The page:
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By Daniel Cole

Daniel Cole brings you episode #003 of the Six Shooter!

Welcome to the Six Shooter! This is a weekly column that will review six specific comics. Big new releases, small interesting titles and random curiosities. All will be looked at. The way it works is that there will be a brief review of the comics followed by our rating system. Our ratings are:

Headshot(Best of the week)
Miss (Don’t Read)
Misfire (Worst of the week)

Another good mix of comics this week. Life lessons are learnt, villains beaten and herculean feats are achieved (and that’s just in My Little Pony). So how did they do?


Written by Heather Nuhfer
Art by Amy Mebberson & Heather Breckel

The cutesy look of the book actually hides the sheer range of emotion Mebberson is able to depict.

The successful revamp of My Little Pony has shown that any old idea can be revived if looked at in a new way. The hyper cartoony and colourful presentation of IDW’s Pony lead series is easily the title’s greatest strength.

Amy Mebberson delivers some wonderfully expressive characters. The visuals maybe reminiscent of some overly cute anime cartoon, but the style suits the product. The cutesy look of the book actually hides the sheer range of emotion Mebberson is able to depict. Breckel’s colouring gives the art a bright and vibrant look that is sure to catch anyone’s eye. This is clean and clear art that manages to be visually engaging.

Nuhfer’s script isn’t as successful, but the target audience will be well catered for. The themes of friendship and over coming fear are a little heavy handed, but Nuhfer adds just the right amount of action and humour to make sure the comic doesn’t sink under the weight of its message.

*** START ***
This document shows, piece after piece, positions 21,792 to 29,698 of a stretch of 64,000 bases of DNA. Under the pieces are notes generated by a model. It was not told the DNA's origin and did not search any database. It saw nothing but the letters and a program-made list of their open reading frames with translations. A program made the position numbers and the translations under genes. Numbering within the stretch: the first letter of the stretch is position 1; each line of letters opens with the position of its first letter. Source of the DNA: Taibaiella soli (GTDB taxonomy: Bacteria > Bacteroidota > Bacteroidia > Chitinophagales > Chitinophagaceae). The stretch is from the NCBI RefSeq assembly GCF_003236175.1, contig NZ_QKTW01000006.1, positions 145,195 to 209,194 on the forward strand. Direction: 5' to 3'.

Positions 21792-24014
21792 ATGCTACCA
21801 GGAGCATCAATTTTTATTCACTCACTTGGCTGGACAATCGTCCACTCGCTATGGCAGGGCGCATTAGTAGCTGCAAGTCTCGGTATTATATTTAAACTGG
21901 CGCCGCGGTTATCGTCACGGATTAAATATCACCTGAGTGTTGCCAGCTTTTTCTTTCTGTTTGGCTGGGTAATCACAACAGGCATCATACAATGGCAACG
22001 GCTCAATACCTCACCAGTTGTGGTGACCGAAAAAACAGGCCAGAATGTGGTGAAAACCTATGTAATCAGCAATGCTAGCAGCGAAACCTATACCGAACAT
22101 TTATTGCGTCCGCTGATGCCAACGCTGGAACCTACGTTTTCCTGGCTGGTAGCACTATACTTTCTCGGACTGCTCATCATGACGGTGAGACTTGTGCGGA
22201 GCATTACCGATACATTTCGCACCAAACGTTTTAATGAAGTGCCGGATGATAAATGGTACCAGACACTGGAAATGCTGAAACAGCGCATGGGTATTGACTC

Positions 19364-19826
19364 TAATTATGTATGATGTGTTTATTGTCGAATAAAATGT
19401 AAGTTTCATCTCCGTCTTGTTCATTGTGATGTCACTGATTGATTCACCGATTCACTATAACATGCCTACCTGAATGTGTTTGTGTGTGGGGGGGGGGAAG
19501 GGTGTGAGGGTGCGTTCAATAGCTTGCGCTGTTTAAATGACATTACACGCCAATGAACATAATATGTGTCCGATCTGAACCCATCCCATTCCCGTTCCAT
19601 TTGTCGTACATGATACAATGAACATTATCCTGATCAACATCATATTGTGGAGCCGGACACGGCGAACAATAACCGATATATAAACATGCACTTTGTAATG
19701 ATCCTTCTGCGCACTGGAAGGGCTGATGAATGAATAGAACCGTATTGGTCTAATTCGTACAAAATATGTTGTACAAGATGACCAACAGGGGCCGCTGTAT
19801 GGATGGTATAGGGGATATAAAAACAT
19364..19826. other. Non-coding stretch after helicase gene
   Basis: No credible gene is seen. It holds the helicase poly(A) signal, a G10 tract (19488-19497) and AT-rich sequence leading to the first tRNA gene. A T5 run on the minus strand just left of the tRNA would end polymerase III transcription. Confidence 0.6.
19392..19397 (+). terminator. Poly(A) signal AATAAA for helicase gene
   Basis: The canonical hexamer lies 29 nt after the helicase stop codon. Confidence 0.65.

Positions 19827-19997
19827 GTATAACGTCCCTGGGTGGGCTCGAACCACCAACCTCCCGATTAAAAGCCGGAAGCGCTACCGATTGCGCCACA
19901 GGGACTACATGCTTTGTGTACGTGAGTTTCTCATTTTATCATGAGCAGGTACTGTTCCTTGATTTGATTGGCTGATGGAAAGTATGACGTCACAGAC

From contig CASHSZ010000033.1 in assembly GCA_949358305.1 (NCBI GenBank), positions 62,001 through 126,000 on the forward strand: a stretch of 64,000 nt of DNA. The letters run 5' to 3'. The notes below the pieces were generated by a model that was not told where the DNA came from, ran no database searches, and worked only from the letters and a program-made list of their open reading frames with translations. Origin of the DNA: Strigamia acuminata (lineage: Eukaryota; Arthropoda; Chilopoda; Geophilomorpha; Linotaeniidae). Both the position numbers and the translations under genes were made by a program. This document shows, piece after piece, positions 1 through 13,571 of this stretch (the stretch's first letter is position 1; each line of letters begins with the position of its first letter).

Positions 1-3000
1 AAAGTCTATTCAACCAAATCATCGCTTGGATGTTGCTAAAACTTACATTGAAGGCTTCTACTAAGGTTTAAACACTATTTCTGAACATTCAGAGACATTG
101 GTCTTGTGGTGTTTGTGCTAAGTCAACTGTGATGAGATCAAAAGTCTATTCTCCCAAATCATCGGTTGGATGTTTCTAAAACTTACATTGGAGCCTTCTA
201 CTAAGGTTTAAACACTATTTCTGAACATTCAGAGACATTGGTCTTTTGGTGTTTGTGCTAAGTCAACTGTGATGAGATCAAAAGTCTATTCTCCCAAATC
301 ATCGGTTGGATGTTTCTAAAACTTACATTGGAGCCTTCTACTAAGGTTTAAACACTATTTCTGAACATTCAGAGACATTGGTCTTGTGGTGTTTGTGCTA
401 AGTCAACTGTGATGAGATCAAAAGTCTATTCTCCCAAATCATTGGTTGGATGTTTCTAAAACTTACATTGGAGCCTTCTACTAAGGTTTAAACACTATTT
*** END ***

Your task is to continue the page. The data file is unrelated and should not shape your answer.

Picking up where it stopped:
It may not be the most sophisticated narrative on the shelves, but there is enough here to entertain most readers. It has a charm to it that will appeal to a lot of people and the art hides a layer of depth within its simple presentation. It’s definitely a title for anyone who wants to introduce their kids to the medium.



Put simply the Superman of the New 52 needs a new lick of paint and this is where Superman Unchained comes in.

Written by Scott Snyder
Art by Jim Lee, Dustin Nguyen, Scott Williams, Alex Sinclair & John Kalisz

DC’s second flagship character has had a hard time in the New 52. His titles haven’t exactly set the world on fire and he continues to struggle to be relevant. Put simply the Superman of the New 52 needs a new lick of paint and this is where Superman Unchained comes in.

Even if the title is a little odd (one would assume Man Of Steel might have been used), Snyder actually focuses the issue’s main plot device around the idea of an unchained Superman. But one unchained from a moral code. Having another Superman who has been around for longer and is used as a weapon certainly gives the narrative a nice focus. The whole evil Superman idea maybe old hat, but Snyder has essentially addressed the problem of having the main protagonist be all-powerful. The future threat will actually be a threat. This new threat also allows Snyder to attempt to tackle themes that are appropriate to Superman.